Better late than never, here's NSIDC's latest analysis for the month of May. Most things are known to most of us, but I find the bolded excerpts towards the end very interesting:
Arctic sea ice extent for May 2012 averaged 13.13 million square kilometers (5.07 million square miles). This was 480,000 square kilometers (185,000 square miles) below the 1979 to 2000 average extent. This May’s extent was similar to the May 2008 – 2010 extent, but it was higher than May 2011. May ice extent was 550,000 square kilometers (212,000 square miles) above the record low for the month, which happened in the year 2004.
Air temperatures for May were higher than usual over the central Arctic Ocean and the Canadian Archipelago. Over the Bering Sea, Hudson Bay, and parts of the East Greenland and Norwegian seas, temperatures were slightly below average.
A persistent pattern of extensive ice in the Bering Sea
Continuing the pattern of the past six months, ice cover remained unusually extensive in the Bering Sea. Normally by the end of May, the Bering is largely ice-free, but this year, 350,000 square kilometers (135,000 square miles) of ice remained. As was also the case for February through April, May 2012 had the highest average Bering Sea ice extent for the month in the satellite record.
Open water areas within the Arctic Ocean
Although ice extent has remained high in the Bering Sea, open water areas have developed in parts of the Arctic Ocean, notably along the coasts of the Beaufort and Laptev seas. These openings are largely driven by winds pushing the ice away from fast ice, ice that is attached to the coast and that does not move with the winds. That the open water areas have not refrozen points to the relatively warm conditions over the Arctic, particularly in the Beaufort Sea.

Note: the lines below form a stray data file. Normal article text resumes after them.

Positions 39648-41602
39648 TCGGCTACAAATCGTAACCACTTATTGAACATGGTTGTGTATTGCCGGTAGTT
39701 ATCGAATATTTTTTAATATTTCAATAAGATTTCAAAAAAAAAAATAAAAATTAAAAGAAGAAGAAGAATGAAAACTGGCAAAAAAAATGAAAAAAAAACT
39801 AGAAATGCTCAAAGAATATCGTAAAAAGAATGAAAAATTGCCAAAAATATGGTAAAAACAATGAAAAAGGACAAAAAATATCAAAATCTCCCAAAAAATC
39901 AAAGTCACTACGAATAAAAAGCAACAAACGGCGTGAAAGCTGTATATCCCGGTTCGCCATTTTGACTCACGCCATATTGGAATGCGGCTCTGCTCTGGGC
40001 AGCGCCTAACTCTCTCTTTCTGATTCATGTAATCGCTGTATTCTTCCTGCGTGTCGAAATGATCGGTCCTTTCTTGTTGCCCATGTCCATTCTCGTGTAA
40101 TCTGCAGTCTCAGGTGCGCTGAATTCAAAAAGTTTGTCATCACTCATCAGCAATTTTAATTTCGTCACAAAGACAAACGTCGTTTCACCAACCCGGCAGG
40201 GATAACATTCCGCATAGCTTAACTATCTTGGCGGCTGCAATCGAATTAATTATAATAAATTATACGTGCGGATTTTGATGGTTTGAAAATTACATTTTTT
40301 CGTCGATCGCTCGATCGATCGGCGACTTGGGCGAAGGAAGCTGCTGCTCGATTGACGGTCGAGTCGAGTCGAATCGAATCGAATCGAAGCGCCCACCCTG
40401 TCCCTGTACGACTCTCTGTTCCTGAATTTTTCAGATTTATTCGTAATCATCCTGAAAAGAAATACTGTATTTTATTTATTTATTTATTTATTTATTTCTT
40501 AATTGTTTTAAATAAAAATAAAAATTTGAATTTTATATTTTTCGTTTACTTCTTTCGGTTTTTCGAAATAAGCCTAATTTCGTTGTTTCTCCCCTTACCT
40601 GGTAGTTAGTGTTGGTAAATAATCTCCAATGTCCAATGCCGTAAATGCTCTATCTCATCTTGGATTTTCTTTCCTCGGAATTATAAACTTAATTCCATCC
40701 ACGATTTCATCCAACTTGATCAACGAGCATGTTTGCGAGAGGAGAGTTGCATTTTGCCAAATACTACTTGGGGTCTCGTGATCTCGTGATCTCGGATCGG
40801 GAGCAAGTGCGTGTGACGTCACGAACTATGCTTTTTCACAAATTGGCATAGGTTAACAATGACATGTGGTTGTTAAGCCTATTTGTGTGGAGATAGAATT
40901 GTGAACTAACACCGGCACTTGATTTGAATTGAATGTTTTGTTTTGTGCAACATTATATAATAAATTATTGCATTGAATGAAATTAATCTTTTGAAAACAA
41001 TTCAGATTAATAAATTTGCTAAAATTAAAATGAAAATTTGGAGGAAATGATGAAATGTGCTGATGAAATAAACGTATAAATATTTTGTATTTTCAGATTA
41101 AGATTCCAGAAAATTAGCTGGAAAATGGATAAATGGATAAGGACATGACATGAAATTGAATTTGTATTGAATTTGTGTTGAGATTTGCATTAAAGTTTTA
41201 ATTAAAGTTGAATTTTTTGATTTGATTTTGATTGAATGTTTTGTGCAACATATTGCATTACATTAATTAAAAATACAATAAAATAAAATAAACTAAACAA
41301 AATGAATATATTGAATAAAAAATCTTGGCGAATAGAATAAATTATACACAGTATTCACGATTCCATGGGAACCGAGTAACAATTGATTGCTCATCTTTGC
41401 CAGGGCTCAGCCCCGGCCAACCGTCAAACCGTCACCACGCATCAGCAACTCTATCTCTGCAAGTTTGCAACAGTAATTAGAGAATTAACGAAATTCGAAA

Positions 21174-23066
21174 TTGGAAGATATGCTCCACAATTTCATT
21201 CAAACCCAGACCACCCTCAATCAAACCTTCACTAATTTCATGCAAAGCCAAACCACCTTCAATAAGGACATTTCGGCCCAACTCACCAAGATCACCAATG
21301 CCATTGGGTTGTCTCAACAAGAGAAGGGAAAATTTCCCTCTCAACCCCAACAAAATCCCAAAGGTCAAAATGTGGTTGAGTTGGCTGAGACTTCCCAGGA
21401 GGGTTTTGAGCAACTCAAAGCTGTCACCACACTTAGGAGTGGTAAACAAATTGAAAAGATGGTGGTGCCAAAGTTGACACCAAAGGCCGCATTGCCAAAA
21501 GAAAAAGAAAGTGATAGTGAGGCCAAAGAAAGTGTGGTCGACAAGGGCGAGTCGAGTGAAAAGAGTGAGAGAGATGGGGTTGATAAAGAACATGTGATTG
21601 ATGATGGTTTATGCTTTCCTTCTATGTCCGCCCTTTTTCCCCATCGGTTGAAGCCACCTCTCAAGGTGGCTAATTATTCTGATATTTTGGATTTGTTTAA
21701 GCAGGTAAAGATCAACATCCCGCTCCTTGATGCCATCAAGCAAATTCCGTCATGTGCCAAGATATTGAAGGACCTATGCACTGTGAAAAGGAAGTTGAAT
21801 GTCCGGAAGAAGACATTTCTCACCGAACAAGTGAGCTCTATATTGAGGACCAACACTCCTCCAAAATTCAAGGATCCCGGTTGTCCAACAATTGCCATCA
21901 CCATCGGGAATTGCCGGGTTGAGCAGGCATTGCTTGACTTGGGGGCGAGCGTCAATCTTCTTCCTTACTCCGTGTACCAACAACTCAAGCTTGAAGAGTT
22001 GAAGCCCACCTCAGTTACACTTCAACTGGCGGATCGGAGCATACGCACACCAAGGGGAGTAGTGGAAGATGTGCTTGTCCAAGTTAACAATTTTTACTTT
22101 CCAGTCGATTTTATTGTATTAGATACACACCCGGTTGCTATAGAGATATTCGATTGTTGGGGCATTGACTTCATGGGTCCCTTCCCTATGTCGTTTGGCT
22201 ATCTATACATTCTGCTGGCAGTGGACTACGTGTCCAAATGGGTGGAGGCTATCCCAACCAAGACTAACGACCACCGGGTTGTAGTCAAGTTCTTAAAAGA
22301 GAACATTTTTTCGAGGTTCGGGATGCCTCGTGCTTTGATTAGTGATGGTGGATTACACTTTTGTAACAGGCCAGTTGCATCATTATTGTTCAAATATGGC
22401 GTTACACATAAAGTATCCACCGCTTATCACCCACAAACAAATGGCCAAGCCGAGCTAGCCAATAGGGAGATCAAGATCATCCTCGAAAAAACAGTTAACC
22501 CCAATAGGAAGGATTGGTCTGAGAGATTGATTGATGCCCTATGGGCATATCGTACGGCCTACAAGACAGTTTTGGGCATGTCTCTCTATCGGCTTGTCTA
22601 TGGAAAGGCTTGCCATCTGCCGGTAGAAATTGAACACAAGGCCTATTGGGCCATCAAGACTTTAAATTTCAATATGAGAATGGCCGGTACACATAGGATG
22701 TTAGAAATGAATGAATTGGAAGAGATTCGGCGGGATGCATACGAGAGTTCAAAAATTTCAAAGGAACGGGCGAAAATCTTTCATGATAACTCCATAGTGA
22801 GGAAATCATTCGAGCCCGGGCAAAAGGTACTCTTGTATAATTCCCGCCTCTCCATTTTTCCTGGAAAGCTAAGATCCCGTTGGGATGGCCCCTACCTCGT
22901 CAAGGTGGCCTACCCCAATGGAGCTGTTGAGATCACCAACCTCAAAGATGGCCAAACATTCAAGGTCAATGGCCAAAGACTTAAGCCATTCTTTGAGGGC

The ice cover in the southern Beaufort Sea is also substantially broken up, with many individual ice floes instead of a consolidated pack. This makes the ice in this region vulnerable to enhanced melt during summer, as the sun rises higher in the sky and the dark open water areas between the floes readily absorb solar energy.
Quicker thickness data from NASA IceBridge
As we discussed last month, thickness information is extremely important for understanding the state of the ice cover. It is particularly important to seasonal forecasts (such as the SEARCH Sea Ice Outlook that will be released later this month), because thinner ice is more likely to melt completely during summer.
Sea ice age can be inferred from satellite data, and can help indicate the locations of relatively thin versus relatively thick ice. But direct measurements of ice thickness have been limited. Satellite missions such as ICESat and CryoSat, which measure ice thickness with altimeters, have been extremely valuable in better understanding overall changes in Arctic sea ice volume.
Currently, the NASA IceBridge mission supplies both sea ice thickness and snow depth measurements in spring, providing timely information on the state of the ice cover as the melt season begins. IceBridge data are collected from aircraft that fly over the ice cover carrying a suite of instruments, including altimeters that can directly measure ice thickness above the surface. These measurements are at high spatial resolution that can also be used to validate satellite data.
This year, the IceBridge Arctic sea ice campaign collected data in late March and early April, and provided data to NSIDC for distribution shortly thereafter. The data, collected from the North American side of the Arctic, indicate thick ice north of Greenland due to wind and ocean current patterns piling ice into thick ridges. In the Beaufort Sea, the offshore ice is fairly thin (1 to 2 meters, or 3 to 6 feet), indicative of first-year ice. Such thin ice will be prone to melt out completely this summer.
That last image might look familiar to you, as it resembles the one in this blog post from a few weeks back, where commenter 'deconstruct' constructed a map that shows ice thickness along the late March/early April flight paths of the planes of the IceBridge mission.